How a Playing Cards Scanner Works

If you’re looking for a way to make your life easier, especially in casino situations, a playing cards scanner could be a useful tool. It can scan playing cards and identify their face, number, and suit. Then it relays the information to blind people through headphones.

InventHelp inventor, David Novak, has created an IR card reader that allows blind people to identify playing cards. The device scans the cards and relays information through a speaker. The Novak Card Reader compact device can be used in casinos and anywhere else.

The card scanner is designed to allow the blind and visually impaired to play poker, blackjack, stud, horse racing and any other type of card game without having to rely on braille cards. It also comes with a built-in speaker and headphones to make it more user-friendly for the blind and visually impaired.

IR radiation from emitters 516 is emitted below the image face of the playing card and transmitted through the image of the playing card to a camera element 536. Camera element interprets the reflected IR image data from the playing card suit or rank and sends it to the camera element.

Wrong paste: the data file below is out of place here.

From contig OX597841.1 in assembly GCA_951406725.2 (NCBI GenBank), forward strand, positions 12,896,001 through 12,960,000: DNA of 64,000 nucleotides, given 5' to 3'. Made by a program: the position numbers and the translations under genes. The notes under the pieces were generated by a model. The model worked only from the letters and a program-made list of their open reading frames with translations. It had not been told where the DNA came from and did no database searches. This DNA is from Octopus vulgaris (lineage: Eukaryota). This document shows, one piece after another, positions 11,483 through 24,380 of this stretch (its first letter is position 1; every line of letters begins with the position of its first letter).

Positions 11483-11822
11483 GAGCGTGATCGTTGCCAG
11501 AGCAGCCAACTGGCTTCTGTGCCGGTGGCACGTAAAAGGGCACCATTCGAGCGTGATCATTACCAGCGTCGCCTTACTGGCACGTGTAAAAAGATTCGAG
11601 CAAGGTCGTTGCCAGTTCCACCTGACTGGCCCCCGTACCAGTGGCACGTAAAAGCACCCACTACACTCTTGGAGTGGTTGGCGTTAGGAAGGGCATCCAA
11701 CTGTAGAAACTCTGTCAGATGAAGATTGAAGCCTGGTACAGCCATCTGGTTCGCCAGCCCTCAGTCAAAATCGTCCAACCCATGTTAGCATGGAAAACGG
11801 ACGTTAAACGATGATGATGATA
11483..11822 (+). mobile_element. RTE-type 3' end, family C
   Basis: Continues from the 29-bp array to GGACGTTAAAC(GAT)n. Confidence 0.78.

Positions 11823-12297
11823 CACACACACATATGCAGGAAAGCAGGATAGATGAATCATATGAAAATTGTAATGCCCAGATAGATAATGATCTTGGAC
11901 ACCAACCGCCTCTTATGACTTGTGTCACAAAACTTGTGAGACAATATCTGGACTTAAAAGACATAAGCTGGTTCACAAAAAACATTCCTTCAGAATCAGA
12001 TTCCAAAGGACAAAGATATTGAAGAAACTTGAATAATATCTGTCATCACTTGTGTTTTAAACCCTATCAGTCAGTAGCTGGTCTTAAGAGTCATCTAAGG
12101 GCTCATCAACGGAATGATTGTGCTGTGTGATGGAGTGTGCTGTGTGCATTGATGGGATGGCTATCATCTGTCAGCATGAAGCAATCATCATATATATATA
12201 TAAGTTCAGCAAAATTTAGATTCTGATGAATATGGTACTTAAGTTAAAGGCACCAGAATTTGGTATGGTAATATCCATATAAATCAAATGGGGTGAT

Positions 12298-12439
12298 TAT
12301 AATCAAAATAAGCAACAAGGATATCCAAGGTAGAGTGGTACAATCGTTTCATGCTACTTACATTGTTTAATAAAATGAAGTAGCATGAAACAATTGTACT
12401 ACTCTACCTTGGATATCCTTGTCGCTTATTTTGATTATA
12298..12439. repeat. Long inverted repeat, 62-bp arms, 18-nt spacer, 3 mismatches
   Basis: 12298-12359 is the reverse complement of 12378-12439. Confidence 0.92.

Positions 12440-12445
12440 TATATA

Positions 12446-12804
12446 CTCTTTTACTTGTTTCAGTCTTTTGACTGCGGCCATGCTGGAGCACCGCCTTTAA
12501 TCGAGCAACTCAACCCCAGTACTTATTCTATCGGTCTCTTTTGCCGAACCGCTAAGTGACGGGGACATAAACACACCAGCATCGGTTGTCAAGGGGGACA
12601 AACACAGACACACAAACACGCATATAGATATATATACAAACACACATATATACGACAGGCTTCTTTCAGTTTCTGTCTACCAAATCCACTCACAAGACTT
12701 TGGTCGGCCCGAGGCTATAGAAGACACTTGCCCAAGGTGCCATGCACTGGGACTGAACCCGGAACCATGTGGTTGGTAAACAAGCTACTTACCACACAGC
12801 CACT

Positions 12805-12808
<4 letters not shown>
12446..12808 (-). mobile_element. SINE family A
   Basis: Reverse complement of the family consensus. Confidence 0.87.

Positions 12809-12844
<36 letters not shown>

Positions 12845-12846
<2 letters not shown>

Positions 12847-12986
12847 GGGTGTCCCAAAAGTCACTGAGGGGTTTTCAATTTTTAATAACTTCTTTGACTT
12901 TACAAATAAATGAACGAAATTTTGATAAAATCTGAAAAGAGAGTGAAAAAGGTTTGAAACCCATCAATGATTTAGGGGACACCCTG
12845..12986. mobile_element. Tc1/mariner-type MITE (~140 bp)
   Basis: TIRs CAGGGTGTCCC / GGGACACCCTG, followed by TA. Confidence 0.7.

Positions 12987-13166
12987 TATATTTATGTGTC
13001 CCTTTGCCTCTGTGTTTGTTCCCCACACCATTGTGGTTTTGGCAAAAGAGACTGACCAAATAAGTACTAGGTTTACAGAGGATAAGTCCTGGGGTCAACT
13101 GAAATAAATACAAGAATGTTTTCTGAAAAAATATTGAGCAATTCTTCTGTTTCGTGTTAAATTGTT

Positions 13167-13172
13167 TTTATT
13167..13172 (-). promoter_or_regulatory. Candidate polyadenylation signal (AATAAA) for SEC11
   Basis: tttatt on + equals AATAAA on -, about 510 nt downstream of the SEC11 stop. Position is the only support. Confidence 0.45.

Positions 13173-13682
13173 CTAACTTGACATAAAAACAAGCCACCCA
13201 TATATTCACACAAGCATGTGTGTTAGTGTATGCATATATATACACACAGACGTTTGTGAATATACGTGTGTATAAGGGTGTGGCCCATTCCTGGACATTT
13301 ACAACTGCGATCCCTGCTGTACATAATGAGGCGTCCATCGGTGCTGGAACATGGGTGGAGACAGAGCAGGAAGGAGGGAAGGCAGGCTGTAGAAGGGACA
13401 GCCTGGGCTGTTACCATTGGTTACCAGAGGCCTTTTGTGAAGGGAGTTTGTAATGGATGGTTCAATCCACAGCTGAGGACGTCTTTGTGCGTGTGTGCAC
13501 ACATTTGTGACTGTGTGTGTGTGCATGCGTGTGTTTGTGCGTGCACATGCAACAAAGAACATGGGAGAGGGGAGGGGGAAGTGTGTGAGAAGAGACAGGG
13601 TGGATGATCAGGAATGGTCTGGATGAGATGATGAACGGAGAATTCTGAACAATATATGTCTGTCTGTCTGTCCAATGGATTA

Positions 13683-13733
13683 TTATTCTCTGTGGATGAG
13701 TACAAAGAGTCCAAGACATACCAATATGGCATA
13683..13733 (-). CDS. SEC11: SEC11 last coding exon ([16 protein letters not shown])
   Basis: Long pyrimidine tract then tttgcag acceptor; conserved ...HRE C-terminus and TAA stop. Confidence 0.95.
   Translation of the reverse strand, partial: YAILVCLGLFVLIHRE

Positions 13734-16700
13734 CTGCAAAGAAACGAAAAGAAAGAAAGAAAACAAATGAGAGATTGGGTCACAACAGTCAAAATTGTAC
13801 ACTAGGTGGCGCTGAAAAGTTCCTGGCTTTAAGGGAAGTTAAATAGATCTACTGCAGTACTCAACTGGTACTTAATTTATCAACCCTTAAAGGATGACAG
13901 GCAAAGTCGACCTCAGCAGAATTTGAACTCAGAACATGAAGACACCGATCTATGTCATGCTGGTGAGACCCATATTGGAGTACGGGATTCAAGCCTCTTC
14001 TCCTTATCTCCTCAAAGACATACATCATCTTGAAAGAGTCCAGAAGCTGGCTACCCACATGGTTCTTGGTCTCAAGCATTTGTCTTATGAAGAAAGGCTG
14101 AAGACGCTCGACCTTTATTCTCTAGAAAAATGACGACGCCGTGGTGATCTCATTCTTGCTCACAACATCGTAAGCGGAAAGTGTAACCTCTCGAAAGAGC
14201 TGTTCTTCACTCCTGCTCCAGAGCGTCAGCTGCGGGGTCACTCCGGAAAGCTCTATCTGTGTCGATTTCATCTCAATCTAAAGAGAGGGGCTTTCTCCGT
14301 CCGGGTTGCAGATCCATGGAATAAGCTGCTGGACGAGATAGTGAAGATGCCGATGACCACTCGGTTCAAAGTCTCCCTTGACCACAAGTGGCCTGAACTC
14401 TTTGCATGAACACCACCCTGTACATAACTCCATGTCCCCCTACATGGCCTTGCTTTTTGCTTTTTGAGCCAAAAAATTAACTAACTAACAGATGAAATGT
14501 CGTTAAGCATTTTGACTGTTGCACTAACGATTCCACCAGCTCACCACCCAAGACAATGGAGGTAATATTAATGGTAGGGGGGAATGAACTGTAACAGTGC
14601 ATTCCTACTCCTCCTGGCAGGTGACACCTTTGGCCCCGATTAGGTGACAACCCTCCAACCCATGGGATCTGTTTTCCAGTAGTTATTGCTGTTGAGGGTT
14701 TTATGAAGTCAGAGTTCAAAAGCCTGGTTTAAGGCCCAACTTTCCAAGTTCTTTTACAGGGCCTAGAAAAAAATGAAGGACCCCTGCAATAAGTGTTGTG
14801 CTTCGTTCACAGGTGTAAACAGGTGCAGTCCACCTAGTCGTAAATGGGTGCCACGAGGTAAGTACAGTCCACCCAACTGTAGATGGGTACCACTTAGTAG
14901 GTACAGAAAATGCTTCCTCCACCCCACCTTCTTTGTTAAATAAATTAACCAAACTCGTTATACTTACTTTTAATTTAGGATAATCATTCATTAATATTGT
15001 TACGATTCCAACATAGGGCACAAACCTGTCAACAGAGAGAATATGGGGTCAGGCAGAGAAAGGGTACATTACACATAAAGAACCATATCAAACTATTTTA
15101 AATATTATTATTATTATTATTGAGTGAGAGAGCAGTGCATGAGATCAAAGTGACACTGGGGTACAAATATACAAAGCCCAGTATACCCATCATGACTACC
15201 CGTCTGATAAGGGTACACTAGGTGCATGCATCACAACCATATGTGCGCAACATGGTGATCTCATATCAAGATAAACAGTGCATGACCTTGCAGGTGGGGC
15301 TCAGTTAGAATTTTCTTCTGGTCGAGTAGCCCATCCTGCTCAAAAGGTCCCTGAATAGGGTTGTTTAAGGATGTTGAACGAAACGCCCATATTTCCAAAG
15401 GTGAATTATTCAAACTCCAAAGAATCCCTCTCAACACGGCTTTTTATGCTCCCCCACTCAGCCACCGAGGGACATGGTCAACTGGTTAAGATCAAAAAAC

A cutoff filter 334 is positioned between the playing card and the camera to reduce the amount of visible radiation passing through the camera at a rate that is greater than a rate of reduction of IR radiation to which the camera element 536 is sensitive (for example, a vidicon camera with a sensitivity range of 2200nm). This is necessary to ensure that the reflected IR image data used for playing card rank and suit information is large.

The camera filters out radiation emitted above the playing cards to ensure that a substantial portion of the reflected IR data can be used for identification of the suit and rank. It is important to have a high percentage of the reflected IR data for the purpose of reading the suit or rank of the playing card. This is because visible light will likely be more helpful than the radiation received by camera.

A prism-mirror is another method to transmit IR through playing cards. It reflects the emitted IR below the playing cards and then directs the reflected IR data to the camera on the other side of the playing cards. Then a second lens, similar to that used by the first camera but in reverse position to the second lens, captures the reflected IR image data on the surface of the playing card.

The filtered IR image data for the playing card suit, rank, and content can then sent to a computer capable of reading that data and processing it for display, hand reading, strategy analysis and/or player comping.